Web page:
Friday, September 15, 2017

Renewable Energy from Offshore Wind.

I have always supported sourcing more of our energy from offshore wind. Offshore wind farms don't trash beautiful landscapes as onshore wind farms do. I thought the costs involved would fall over time. But I did not expect the rate at which the costs would fall to deliver the cfd (Contracts for Difference) prices announced yesterday. They were a real game changer. Worth looking at in detail.
The current market price of energy is around £53.50 per MWh (megawatt hour). Just 2yrs ago, offshore developers needed a guaranteed £117.14 per MWh to build offshore wind farms. Yesterday massive new projects in the North Sea were agreed at just £57.50 per MWh. Truly astonishing. And it's expected that prices will fall further. We expect battery technology to deliver more efficiency and lower costs, through reducing the negative impact of inconsistent generation. Development of non time-critical electricity users (electric cars) will also reduce costs.
Important to understand that no Government subsidy is involved. It's users of electricity that pay to guarantee the price. Yesterday's cfd auction prices are great news for electricity buyers into the furure.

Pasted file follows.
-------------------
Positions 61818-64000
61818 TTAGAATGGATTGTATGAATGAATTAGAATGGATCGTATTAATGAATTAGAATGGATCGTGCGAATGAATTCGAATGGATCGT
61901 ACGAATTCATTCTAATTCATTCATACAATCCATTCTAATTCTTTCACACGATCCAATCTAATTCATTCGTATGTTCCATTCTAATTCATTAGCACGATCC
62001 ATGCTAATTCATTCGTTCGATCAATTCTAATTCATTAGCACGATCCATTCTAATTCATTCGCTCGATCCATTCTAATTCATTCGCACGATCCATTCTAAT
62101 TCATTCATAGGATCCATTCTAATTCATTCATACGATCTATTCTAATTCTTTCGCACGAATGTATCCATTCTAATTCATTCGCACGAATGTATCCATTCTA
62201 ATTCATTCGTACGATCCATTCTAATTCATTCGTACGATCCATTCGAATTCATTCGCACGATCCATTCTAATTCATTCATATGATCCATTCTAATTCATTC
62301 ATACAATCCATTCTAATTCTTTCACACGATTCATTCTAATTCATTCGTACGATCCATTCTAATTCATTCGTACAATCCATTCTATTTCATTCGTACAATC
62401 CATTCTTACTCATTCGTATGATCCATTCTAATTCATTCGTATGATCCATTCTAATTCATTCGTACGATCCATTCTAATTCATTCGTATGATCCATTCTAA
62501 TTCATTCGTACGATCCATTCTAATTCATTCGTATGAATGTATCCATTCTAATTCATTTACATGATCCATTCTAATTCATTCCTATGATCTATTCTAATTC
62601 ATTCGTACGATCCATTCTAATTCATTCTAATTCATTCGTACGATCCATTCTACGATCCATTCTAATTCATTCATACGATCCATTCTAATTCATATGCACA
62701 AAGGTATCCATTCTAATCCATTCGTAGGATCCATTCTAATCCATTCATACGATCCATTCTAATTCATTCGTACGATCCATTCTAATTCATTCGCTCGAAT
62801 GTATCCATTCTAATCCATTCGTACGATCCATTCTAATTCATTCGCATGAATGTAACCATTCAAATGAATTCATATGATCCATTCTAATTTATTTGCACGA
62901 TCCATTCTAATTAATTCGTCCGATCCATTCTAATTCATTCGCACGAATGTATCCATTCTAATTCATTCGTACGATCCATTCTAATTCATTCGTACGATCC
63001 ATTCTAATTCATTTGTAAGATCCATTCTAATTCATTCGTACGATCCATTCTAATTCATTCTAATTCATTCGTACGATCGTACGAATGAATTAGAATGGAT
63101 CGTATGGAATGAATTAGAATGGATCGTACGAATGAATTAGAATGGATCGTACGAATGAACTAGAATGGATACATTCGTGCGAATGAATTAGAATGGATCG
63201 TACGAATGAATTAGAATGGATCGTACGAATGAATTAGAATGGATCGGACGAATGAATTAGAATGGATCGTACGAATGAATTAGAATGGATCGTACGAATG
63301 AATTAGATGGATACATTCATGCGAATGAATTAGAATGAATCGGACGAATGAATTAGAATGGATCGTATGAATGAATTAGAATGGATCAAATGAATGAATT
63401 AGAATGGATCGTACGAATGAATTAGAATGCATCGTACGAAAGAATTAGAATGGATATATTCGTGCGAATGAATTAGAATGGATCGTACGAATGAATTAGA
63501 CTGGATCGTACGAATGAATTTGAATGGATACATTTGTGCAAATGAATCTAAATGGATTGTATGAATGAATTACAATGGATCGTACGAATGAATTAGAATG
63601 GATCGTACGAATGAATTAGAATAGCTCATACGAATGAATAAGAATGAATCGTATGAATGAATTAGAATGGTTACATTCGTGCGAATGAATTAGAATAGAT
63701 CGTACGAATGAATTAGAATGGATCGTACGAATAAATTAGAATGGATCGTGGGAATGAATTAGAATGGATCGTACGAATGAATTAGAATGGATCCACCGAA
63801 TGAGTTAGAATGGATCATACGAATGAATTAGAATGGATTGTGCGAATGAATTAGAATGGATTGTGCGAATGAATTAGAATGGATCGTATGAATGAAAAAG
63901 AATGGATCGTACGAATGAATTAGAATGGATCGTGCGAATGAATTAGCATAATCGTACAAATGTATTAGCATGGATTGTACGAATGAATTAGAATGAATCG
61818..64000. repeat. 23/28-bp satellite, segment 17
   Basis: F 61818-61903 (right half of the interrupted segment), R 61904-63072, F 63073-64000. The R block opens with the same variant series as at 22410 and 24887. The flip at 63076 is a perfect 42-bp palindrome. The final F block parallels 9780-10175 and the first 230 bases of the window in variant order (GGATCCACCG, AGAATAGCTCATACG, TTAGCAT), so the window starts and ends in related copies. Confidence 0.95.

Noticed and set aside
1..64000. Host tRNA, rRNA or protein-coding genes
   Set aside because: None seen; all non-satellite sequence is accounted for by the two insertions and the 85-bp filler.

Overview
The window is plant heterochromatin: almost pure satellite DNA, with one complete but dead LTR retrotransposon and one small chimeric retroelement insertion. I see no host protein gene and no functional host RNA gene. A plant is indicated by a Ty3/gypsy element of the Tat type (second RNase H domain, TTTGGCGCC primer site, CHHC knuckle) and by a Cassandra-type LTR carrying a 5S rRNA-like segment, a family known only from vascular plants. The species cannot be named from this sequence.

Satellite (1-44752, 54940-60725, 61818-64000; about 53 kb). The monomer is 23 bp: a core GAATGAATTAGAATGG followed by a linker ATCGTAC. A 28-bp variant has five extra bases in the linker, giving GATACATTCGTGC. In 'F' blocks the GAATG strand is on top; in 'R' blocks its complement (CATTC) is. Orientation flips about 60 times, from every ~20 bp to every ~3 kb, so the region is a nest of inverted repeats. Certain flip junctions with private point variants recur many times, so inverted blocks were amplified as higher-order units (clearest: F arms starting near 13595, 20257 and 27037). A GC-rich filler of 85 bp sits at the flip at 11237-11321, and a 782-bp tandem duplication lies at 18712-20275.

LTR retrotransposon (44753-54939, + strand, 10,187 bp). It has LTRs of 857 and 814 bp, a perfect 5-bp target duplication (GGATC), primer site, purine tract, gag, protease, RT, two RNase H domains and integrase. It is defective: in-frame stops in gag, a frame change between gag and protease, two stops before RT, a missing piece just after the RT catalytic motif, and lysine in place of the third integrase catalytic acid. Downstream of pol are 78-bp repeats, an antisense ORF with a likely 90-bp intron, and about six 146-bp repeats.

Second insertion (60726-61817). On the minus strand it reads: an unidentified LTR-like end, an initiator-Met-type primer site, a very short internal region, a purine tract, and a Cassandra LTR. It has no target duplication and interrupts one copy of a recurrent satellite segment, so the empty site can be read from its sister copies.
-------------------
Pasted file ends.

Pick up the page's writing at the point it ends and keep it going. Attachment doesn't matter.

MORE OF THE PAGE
I have no doubt that onshore wind farm generation will be lower than the current £52.50 per MWh price. And I've no doubt that some onshore development will happen, especially in Scotland, where opposition to trashing the landscape is less than elsewhere. Certainly a lot less than in Mid Wales. I did my utmost to stop the appalling Mid Wales Connection Project from going ahead - and will continue as long as I have breath in my body. The implications of this delelopment in Mid Wales are horrendous. Like pouring a bucket of tar on a painting by Sir Kyffin Williams. It would be utter madness when cost of offshore wind is dropping like a stone.


Steve Evans said...

Hi Glyn.
I dipped into your facebook page again. First time for a long while.
I notice it's still very much the Linda B and Jo Weller show!

How do you cope with these over opinionated, foul mouthed beings? Answers on a postcard please.



D Evans said...

I work in a car parts factory in Welshpool. We would be able to upgrade old equipment and expand if we had a more stronger grid network. With all these new houses being built on Newtown due to Powys county councils development plan having expired, giving planners free reign to build anywhere, how long before national grid turn to the UK government and say, mid Wales needs to have pylons to get enough power in?
It maynot be in your life time but it will be in mine.

Jude said...

I don't have an issue with onshore wind. I think the turbines look majestic and Powys county council along with the Welsh Government have a sensible policy of allowing consent for wind farms which sit within the landscape.